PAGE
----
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It Was a Dark and Stormy Mezzotint

Frye

Mezzotint is the spookiest medium. This engraving process is perfect for nocturnal effects, as it starts with a roughed-up printing plate that prints in pure black. Any light sources—especially candles, fires, and glowing ingots—are added by burnishing in smoother areas, which print in lighter tones. Two exhibitions opening at the Art Institute this spring feature an abundance of mezzotint engravings. Fans of society portraiture will appreciate the velvet textures and pearl-strewn accessories lavished throughout Ireland: Crossroads of Art and Design 1690-1840 (opening March 17 in Regenstein Hall). For those seeking a more sinister bedtime story, Burnishing the Night: Baroque to Contemporary Mezzotints from the Collection (opening February 21 in the Prints and Drawings Galleries 125-127) revels in artificial light, Old Testament lightning bolts, and garishly colored disembodied heads.

Dawe

Yet two of the scariest head studies to 18th-century eyes might not have been Jacques Gautier d’Agoty’s Cranial Dissection. Instead, they are the Irish artist Thomas Frye’s Young Man with a Candle (top image), whose bulging eyes scan the room for inexplicable horrors, and the English artist Philip Dawe’s Female Lucubration (image immediately above), which hangs next to it in the show. Dawe’s maidservant, reaching up for a book in the dead of night, is clearly up to no good. Is she is actually “lucubrating” (studying at night using artificial light)? Or is she simply pilfering her mistress’s saucier novels (perhaps the banned Fanny Hill, or Memoirs of a Woman of Pleasure). The “Novel-Reading Panic” throughout Europe in the 18th century expressed the moral anxiety over what, and if women were reading, just as the first Gothic novel was published. Literacy was a deeply frightening topic.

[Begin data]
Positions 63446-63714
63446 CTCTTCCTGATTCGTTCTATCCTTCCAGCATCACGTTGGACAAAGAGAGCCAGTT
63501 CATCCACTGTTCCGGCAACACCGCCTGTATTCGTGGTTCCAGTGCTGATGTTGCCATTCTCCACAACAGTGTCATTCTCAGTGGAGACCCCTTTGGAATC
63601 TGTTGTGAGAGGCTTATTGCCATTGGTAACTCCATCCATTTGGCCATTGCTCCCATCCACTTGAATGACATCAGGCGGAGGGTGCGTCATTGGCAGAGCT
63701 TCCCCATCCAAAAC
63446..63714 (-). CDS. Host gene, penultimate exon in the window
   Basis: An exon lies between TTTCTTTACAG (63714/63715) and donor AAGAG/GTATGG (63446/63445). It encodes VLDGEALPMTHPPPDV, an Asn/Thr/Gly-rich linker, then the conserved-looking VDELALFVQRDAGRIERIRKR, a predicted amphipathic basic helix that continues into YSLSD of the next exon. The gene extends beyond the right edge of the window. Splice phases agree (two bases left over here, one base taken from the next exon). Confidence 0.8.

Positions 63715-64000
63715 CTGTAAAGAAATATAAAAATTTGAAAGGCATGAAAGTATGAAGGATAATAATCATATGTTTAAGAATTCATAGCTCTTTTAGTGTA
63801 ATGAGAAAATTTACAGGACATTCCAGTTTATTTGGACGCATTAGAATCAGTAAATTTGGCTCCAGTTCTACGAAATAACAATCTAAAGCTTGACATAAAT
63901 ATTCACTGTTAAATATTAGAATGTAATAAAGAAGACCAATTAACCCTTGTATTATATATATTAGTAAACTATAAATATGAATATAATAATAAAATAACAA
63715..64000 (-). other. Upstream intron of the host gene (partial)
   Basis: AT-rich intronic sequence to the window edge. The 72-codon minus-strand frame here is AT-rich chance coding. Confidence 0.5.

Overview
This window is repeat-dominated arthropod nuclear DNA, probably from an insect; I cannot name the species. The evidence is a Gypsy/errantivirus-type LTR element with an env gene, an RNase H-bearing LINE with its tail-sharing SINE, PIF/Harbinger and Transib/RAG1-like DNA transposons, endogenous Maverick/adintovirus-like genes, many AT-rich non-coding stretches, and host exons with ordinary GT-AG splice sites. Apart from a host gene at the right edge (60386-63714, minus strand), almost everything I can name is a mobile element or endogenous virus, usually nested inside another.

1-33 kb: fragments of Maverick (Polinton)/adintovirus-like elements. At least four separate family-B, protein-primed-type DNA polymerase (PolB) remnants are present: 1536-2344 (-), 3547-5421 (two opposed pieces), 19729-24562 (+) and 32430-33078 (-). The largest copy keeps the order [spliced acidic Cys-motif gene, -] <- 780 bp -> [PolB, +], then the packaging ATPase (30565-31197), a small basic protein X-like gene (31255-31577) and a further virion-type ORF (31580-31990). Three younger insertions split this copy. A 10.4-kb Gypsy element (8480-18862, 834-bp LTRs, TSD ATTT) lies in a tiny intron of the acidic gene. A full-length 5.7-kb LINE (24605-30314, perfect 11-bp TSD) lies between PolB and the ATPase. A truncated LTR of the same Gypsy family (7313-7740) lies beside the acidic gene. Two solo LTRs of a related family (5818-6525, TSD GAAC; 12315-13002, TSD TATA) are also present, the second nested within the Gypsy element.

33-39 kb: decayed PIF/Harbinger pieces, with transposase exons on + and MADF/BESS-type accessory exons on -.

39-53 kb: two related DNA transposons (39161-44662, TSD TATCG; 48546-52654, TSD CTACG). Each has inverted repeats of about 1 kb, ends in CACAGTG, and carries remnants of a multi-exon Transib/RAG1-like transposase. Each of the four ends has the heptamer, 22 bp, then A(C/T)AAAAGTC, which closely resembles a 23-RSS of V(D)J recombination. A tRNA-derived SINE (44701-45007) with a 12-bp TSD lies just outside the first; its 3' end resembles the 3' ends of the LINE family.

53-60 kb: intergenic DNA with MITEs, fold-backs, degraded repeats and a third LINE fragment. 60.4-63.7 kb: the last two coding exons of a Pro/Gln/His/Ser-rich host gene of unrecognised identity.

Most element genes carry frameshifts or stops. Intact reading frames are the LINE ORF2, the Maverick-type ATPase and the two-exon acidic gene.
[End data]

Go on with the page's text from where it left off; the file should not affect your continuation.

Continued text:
Everdingen

As the popularity of the mezzotint continued (the latest item in the show is from 2007), in 1905, the English writer M. R. James wrote a short story, called “The Mezzotint,” in which an image of an anonymous country house changes of its own accord. While the story does not refer to a real print, Allaert van Everdingen’s Baroque Landscape in the Dark Manner (above) gives a similar feeling of ambiguity. Like the children in Roald Dahl’s The Witches ,who vanish into paintings and grow old in them, or Doctor Who’s Weeping Angels, who only move when no one is watching, a kidnapping or murder is reenacted within the space of the print. From "The Mezzotint":

At last, some time past midnight, he was disposed to turn in, and he put out his lamp after lighting his bedroom candle. The picture lay face upwards on the table . . . What he saw made him very nearly drop the candle on the floor, and he declares now that if he had been left in the dark at that moment he would have had a fit. But, as that did not happen he was able to put down the light on the table and take a good look at the picture. It was indubitable—rankly impossible, no doubt, but absolutely certain. In the middle of the lawn in front of the unknown house there was a figure where no figure had been at five o'clock that afternoon. It was crawling on all-fours towards the house, and it was muffled in a strange black garment with a white cross on the back.

The protagonist, a print curator at Oxford or Cambridge, keeps watch as the print turns from day to night, the ghostly figure enters the house, and then sneaks away, with a child under his arm. The curator buys the print for his collection, but keeps a careful eye on it. As with any mezzotint, the textures lead to multiple interpretations. Once the tragic story within the mysterious print ran its course, however, that was that: “. . . though carefully watched, [the mezzotint] has never been known to change again.” In the flickering candlelight of Burnishing the Night, who knows what you’ll see?

Image Credits:

Thomas Frye. Young Man with a Candle, 1760. Gift of Dorothy Braude Edinburg to the Harry B. and Bessie K. Braude Memorial Collection.

Philip Dawe. Female Lucubration: Étude Nocturne, 1772. Gift of Langdon Pearce

Allart van Everdingen. Landscape in the Dark Manner, 1657–61. Alsdorf Fund